Zithromax and Heart Risks
Written by Faith Anderson on May 21, 2012
Zithromax and Potentially Fatal Side Effects
Zithromax, (azithromycin) is a type of antibiotic manufactured by Pfizer, Inc. that is commonly prescribed to treat respiratory system and urinary tract infections, tonsillitis, and other bacterial infections. The medication was originally approved by the FDA in 1991, and generated sales of more than $450 million for Pfizer in 2011 alone. Zithromax belongs to a class of antibacterial medications called macrolides, which have been known to cause issues with abnormal heart rhythms, including QT interval prolongation. This potential side effect can lead to a fatal heart condition known as torsades de pointes. Zithromax was the only macrolide tested in the NEJM study.
The NJEM study was conducted by researchers at Vanderbilt University and concluded that patients taking Pfizer, Inc.’s Zithromax were 2.5 times more likely to die from heart-related problems than those taking amoxicillin. Researchers looked at records involving more than 347,000 patients who took Zithromax or a generic equivalent, 1.3 million who took amoxicillin, 264,000 who took Cipro, 264,000 who took Levaquin, and 1.4 million who took no antibiotics. After completing the study, researchers suggested that doctors should prescribe other antibiotics besides Zithromax for patients who are already known to have heart problems, especially problems that affect their heart’s rhythm.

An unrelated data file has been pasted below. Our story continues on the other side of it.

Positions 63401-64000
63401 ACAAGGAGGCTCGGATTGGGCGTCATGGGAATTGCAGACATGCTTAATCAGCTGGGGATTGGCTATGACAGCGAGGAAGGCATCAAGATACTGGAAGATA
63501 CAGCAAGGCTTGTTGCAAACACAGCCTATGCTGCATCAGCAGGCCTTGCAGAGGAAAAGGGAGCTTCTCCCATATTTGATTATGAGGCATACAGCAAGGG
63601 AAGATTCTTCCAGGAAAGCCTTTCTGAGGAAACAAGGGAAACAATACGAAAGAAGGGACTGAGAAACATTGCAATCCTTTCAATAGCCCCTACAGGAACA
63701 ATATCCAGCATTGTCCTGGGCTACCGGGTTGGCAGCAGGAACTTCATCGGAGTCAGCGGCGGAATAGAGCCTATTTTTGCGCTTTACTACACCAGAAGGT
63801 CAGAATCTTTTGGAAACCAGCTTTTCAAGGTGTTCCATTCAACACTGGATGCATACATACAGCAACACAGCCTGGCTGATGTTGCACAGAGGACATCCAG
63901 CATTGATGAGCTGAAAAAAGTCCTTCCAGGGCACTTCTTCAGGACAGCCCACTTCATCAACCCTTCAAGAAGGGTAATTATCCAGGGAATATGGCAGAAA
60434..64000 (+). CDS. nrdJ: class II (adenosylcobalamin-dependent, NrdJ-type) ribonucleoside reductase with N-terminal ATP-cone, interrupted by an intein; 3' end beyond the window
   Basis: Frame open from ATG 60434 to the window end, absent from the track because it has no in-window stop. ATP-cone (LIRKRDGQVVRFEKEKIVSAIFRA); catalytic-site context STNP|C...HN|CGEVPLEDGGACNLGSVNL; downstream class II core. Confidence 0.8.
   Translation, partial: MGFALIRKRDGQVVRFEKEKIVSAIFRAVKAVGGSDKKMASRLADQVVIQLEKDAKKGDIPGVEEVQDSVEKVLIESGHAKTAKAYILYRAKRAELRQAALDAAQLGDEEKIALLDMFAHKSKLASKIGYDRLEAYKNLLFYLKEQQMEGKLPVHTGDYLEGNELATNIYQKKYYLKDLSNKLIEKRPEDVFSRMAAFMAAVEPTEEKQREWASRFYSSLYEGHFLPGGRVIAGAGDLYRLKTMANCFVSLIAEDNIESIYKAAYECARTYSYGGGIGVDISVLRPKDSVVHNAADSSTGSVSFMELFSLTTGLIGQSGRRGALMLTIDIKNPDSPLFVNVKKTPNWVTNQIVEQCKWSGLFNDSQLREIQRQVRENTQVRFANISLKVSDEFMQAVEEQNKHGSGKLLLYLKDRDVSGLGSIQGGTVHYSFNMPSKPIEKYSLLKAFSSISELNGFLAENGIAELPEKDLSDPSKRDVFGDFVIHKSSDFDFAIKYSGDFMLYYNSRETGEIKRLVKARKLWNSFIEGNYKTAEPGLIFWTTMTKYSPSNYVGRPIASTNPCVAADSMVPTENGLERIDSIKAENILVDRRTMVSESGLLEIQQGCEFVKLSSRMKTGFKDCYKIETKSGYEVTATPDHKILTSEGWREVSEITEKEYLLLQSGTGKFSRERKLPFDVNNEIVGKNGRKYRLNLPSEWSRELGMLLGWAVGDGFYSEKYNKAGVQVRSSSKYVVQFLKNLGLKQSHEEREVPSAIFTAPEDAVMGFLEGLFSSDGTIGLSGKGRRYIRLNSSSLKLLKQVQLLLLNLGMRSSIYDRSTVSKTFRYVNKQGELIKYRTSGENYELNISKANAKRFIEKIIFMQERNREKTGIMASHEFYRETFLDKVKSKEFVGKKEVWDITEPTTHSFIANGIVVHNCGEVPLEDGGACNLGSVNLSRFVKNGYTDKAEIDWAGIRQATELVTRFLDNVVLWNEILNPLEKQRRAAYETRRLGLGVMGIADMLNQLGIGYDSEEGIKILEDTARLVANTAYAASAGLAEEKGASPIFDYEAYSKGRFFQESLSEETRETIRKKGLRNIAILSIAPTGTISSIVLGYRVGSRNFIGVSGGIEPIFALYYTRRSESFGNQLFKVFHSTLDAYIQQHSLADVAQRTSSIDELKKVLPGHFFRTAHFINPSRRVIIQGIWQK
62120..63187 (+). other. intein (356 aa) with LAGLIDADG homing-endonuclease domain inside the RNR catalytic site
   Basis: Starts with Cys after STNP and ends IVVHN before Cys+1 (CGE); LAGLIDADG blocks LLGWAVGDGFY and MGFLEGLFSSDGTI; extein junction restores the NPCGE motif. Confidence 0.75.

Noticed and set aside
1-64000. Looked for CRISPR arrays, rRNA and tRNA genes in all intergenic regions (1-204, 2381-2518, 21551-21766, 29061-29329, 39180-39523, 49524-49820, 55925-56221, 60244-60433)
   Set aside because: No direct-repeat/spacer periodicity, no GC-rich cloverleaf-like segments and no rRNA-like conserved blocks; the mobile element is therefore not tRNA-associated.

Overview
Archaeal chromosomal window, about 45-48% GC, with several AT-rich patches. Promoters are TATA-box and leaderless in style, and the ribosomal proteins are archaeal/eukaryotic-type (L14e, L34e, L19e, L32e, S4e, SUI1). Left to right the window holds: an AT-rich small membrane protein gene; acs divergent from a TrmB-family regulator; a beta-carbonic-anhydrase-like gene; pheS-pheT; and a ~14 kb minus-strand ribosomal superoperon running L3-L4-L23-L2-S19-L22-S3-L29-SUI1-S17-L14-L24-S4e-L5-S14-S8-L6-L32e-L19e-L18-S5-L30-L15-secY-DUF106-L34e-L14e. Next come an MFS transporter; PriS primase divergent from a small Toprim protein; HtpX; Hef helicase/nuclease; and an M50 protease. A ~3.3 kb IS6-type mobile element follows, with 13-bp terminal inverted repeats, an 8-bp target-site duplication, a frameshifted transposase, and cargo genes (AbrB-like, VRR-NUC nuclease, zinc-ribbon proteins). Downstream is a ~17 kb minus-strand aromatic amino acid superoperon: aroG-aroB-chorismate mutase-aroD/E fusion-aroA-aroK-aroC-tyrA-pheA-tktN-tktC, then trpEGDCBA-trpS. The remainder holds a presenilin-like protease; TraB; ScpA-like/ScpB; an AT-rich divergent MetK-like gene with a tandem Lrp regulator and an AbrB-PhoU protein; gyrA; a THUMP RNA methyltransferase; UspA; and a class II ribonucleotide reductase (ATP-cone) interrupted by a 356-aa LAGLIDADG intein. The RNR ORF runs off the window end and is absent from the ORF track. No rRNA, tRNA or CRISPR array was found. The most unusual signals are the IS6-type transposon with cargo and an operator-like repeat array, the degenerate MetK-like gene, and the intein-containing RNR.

Zithromax Lawsuits for Heart Side Effects
According to this revealing study, there are 47 more deaths for every million people who took Zithromax over amoxicillin, but that number increases to more than 245 deaths among those at risk for heart problems. The Zithromax drug label already includes a warning about heart rhythm abnormalities, which was added after the FDA investigated all macrolides in 2011 due to the problem. The FDA has suggested that patients prescribed a Z-Pak should not stop taking the drug without first speaking to their physician. The agency also advised that physicians be aware of the potential for QT prolongation and heart arrythmias when prescribing Zithromax or other macrolides. As a result of Pfizer’s alleged failure to adequately warn consumers about the heart risks associated with their drug, Zithromax attorneys across the country are evaluating whether patients may be entitled to financial compensation through a Zithromax lawsuit.